Elizabeth A. Brown, DPM
Location and Office HoursCary L Copeland DPM Inc
4260 Glendale Milford
Cincinnati, OH 45242
- monday: 9:00AM - 5:00PM
- tuesday: 9:00AM - 5:00PM
- wednesday: 9:00AM - 5:00PM
- thursday: 9:00AM - 5:00PM
What causes posterior ankle impingement?
The ankle joint is primarily composed of two bones, the tibia (shinbone) and a small bone between the shin and the heel, the talus. When the foot is pointed or flexed, the ankle is compressed at the joint. Pain can result if tissue becomes trapped between the bones. Posterior impingement, in the back of the ankle, is more common in ballet dancers and can be due to overuse, poor training techniques or an atypical bony protrusion at the back of the ankle.
What can I do for arch pain?
National Academy of Sports Medicine answered
If you have arch pain, you should perform a combination of flexibility and strengthening techniques to help your body heal and prevent further injury. Begin by foam rolling your calves and IT-band. Foam rolling is a form of self-massage that can help relax tight muscles before you stretch them. Hold the tender spots for 30 seconds to allow your muscle time to relax and release the knots that are causing tension in the muscle. After you have completed the foam rolling, statically stretch your calves and hip flexor complex. Hold each stretch for 30 seconds so that your muscles have time to elongate. Next, perform strengthening exercises for the foot, ankle, and hip. Single-leg calf raises will help strengthen the muscles that support your foot and ankle. Also, you can perform resisted dorsiflexion which will strengthen the muscles in the front of your shin that help control your foot and ankle. Lastly, perform a single-leg balance exercise to strengthen the muscles of the entire leg. When performing any single-leg exercise, ensure that you keep the arch of your foot lifted while performing the exercise. Perform 1-3 sets of 10-15 repetitions of each of these exercises.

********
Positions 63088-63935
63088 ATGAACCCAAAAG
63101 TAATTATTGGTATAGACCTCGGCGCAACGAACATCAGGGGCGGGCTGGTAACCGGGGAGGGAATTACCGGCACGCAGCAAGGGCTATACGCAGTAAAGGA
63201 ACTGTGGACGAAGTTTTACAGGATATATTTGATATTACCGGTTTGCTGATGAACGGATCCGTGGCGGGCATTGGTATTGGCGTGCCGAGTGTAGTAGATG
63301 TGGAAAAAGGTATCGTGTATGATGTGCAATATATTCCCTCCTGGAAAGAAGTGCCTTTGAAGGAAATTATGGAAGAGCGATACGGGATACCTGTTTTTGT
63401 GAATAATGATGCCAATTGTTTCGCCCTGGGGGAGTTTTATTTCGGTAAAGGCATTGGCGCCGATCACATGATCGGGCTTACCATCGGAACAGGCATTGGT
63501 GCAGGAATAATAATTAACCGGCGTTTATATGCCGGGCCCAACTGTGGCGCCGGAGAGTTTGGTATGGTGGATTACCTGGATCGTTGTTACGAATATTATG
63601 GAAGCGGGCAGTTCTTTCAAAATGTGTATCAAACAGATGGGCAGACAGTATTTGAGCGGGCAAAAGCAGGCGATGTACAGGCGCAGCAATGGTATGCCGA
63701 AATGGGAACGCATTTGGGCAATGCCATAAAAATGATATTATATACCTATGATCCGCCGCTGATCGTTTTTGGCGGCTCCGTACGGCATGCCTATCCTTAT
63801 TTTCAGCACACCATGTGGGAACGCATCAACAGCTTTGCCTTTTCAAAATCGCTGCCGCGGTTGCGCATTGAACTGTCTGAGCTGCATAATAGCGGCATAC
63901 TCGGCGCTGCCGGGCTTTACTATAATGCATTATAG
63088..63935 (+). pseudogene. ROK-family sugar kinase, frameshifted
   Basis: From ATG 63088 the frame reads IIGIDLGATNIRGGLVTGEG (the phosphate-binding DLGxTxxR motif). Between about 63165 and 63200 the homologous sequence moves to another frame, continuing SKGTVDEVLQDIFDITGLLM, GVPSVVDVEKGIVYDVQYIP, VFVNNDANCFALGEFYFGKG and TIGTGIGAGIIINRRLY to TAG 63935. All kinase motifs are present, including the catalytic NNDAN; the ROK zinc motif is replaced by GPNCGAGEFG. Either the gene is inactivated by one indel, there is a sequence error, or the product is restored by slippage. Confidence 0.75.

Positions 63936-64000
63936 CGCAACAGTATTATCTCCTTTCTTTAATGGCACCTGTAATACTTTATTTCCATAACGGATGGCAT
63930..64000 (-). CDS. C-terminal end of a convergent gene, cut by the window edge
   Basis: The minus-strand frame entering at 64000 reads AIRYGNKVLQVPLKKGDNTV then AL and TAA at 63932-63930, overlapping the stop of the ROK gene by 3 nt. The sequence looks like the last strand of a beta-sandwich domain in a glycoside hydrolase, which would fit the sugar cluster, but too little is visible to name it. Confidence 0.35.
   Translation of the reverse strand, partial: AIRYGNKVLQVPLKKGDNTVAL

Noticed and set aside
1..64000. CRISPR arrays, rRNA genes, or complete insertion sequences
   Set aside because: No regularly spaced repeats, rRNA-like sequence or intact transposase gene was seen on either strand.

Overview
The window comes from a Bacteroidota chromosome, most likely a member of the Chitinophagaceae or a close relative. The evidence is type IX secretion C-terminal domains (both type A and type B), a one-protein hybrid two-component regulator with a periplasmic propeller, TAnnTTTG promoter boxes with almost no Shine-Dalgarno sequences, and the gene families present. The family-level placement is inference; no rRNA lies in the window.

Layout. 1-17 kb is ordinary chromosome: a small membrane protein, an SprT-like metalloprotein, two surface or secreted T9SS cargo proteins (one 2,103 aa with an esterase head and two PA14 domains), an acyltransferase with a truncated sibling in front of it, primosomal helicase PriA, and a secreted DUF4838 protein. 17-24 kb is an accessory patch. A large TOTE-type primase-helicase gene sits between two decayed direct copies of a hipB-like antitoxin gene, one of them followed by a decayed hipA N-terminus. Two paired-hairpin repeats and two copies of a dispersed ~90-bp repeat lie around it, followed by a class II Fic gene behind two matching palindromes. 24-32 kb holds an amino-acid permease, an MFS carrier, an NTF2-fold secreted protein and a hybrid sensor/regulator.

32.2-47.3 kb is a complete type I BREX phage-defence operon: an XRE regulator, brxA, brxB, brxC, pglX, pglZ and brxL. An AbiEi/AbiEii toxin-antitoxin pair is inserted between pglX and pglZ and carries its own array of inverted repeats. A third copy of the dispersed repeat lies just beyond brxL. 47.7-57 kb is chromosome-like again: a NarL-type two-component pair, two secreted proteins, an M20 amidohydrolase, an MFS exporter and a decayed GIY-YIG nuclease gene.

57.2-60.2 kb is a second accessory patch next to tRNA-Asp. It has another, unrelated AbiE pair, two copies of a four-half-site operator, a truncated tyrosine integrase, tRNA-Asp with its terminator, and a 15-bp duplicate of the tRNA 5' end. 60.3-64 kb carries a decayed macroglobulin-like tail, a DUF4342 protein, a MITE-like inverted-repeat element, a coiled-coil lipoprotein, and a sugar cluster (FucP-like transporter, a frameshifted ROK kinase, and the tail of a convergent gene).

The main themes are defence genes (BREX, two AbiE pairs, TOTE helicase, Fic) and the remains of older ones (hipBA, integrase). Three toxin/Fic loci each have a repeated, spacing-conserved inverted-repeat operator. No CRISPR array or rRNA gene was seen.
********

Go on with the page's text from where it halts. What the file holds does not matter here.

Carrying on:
What is sesamoiditis?
Christopher Chiodo, MD, Orthopedic Surgery, answeredBeneath the base of your big toe, in the ball of your foot, are two small bones called the sesamoids. They function much like pulleys, facilitating movement of the big toe. But with too much stress they can become painful -- a condition known as sesamoiditis -- and may even fracture. The best way to avoid the problem is to wear shoes with proper support and cushioning, especially for high-impact sports such as tennis or running.
Symptoms of sesamoid pain or sesamoiditis include:
See all Joint Health questions
- Pain in the ball of the foot, beneath the big toe
- Swelling in the ball of the foot